I always end up playing some random game I never have played before at KantCon, in this case the FFG version of Star Wars, which I own but have never played. The kids and I all got a chance to play, and we had a pretty good time.  I still feel like the symbol-dice resolution is very subjective: what does having one failure but three advantages feel like versus two failures and two advantages, for example.  But I can sit comfortably with a lot of GM control over such things as long as it feels vaguely fair, and it was nice to see how all that worked in real play.

At KantCon
Finally, I've been benched from my athletic league because of a concussion,which is freeing up a bunch of time for me.  But the concussion doesn't lend itself to staring through magnifying lenses or fine motor coordination for painting miniatures.  That means it is time to cast plaster. I've made a sizeable gothic modular dungeon, and a small cavern-themed modular dungeon, so I figured it was time to do the Hirst Arts fieldstone version.  It'll take a long time, but I have already made some headway on the floors.


Hopefully I can get back on the wagon when it comes to writing regularly.  Thanks for reading and comments always welcome!

Saturday, July 8, 2017

Friday Gaming Report: Subplots galore

As I mentioned in an earlier post, my last session of Bash had not gone as well as I liked because my single story, which I had hoped to fill the entire session, had ended prematurely.  So this time I decided on a slew of smaller subplots and just adjust accordingly.

It was a good thing, too, because I ended up having a full boat: all nine players in the campaign showed up for this session.  Of note (to me, at least) was that this was the first session in a very long time where we played back in the basement game room of my house.  I'm not sure I've been down there since I separated from my wife six months ago.  For that matter I also made my classic pulled pork for dinner, so the whole thing felt like Old Home Week for me, and that's a good thing.  Now how did the gaming session go?

Prologue: Quick, to the Bat-Fax!

The New Defenders have defeated Stardust, but are frustrated to find a groundswell of support for the murderous alien, especially from a SuperPAC called "Americans for Humanity" who advocate the unrestrained killing of supervillains.  Also, the heroes still have located the Miscreants, teen subjects of horrible, mutating experiments by Kort Technologies.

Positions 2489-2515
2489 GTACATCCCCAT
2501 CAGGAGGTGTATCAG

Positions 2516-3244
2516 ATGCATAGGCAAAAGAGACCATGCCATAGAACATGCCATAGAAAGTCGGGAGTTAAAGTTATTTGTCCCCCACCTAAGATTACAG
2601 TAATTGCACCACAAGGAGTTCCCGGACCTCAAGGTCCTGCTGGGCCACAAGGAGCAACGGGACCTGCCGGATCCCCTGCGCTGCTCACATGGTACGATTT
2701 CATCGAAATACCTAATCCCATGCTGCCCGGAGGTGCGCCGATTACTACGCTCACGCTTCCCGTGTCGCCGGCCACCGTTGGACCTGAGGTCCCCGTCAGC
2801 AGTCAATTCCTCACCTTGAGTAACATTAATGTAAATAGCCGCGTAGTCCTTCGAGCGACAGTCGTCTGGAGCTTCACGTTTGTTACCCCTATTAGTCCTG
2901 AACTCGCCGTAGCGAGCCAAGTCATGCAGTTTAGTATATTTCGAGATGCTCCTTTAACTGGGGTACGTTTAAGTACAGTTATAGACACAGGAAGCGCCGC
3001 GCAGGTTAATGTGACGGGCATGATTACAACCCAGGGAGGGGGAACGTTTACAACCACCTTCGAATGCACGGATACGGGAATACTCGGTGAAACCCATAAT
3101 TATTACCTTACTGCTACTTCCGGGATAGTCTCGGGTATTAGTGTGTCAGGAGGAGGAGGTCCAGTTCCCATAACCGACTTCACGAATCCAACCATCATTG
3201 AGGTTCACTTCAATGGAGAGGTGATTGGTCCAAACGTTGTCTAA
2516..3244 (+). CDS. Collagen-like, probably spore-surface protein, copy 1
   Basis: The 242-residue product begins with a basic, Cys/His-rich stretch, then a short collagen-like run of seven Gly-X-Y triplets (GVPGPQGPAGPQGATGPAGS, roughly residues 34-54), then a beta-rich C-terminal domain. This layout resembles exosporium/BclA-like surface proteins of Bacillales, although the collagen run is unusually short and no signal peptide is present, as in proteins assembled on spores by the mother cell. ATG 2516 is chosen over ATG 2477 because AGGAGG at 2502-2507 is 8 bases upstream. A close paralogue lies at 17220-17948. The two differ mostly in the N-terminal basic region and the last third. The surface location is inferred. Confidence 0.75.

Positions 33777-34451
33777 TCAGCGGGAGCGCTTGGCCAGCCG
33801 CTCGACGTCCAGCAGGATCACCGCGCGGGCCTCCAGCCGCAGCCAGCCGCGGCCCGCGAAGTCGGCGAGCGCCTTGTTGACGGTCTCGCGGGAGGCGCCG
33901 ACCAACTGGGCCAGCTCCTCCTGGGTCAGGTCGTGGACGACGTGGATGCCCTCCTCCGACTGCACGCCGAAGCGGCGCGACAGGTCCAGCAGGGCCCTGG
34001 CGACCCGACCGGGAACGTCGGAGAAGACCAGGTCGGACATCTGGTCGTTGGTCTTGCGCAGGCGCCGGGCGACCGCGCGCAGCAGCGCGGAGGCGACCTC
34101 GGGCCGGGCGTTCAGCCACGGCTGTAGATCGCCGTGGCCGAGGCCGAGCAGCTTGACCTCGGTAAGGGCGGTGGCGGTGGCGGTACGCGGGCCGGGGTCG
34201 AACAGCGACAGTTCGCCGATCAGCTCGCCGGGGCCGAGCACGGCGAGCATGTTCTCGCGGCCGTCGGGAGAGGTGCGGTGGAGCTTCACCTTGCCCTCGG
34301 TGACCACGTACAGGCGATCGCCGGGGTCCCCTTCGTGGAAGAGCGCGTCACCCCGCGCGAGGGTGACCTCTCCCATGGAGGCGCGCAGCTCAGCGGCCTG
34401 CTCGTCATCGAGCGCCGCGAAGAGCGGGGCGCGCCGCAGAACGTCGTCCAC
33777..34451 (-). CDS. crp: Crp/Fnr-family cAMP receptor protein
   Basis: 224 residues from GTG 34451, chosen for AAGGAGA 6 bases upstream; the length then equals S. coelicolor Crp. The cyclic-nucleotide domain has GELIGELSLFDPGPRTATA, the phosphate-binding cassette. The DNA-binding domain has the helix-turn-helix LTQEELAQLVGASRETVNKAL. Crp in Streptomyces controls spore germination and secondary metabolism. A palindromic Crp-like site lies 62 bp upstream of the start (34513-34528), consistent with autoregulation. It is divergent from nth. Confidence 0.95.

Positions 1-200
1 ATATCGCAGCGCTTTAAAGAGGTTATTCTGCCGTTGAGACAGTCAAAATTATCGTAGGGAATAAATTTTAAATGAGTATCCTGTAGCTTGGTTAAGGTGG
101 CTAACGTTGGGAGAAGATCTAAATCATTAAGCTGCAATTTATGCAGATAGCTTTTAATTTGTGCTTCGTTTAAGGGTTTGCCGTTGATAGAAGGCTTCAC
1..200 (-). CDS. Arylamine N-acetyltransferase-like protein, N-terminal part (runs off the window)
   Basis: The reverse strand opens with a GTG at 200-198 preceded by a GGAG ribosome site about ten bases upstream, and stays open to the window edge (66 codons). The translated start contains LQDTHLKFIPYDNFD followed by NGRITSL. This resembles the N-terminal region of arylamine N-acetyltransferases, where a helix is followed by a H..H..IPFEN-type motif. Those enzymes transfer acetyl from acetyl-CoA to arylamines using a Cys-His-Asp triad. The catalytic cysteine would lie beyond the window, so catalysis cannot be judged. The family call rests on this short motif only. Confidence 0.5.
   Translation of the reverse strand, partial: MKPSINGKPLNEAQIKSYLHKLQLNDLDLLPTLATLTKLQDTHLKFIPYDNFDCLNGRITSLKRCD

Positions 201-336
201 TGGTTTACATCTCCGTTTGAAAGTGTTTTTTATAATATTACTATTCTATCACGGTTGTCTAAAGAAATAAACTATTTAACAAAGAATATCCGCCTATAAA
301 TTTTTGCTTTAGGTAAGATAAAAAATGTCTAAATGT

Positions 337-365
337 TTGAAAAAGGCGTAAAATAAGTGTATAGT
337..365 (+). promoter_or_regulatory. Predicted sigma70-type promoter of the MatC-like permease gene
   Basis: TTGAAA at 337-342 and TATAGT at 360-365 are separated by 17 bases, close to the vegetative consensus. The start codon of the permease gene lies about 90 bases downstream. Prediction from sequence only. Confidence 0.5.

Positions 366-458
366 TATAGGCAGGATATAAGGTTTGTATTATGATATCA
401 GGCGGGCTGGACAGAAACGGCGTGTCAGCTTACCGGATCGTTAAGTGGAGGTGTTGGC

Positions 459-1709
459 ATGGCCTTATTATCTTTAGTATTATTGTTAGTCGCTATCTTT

Volt's internet research has revealed that Americans for Humanity is actually a front for the neo-Nazi group "The Fourth Reich."  He posts this information to Wikileaks and calls it day.

Act One: Re-enter Scaramanga!

The mysterious Scaramanga (an homage not just to James Bond, but Adam Dickstein) showed back up at the Lioness' pet store/coffee shop ("Paws and Reflect") looking for the "man-bird" that had been seen in the area.  Ironically he talks to Blackhawk in his civilian identity, who is naturally quite intimidated by Scaramanga's Old World suave and his apparent superhuman ability to have Spanish guitar music play every time he enters or exits a scene.  The New Defenders realize they need to do something to protect their feathered teammate, and hatch a plan.

Act Two: The Man with the Golden Armor

Blackhawk calls Scaramanga at the swanky hotel, telling him to meet him on the roof of the building.  The rest of the Defenders conceal themselves there, ready to jump the cosmopolitan big-game hunter when he arrives.  Only he doesn't show up with the latest European fashion, but instead in a golden suit of power armor!

Imagine if Christopher Lee was playing an evil Tony Stark, and you get the picture.
Despite the powerful battlesuit, the Defenders use their "ground and pound" technique and make short work of the man.  Interrogating him, they find out that he was hired by the Penumbra Institute to capture Blackhawk for study.

Act Three: All we are is Stardust in the wind...

The New Defenders drop off Scaramanga at the federal supervillain prison, apparently oblivious of the fact that Scaramanga has not actually committed any crimes since they actually jumped him at his place of residence before he could actually do anything.  We will have to see how that plays out in the long run.  While there they check up on Stardust, the interstellar vigilante with a penchant for just killing villains he doesn't like.  Oh, and Polk's home planet (Polk is an alien gadgeteer PC).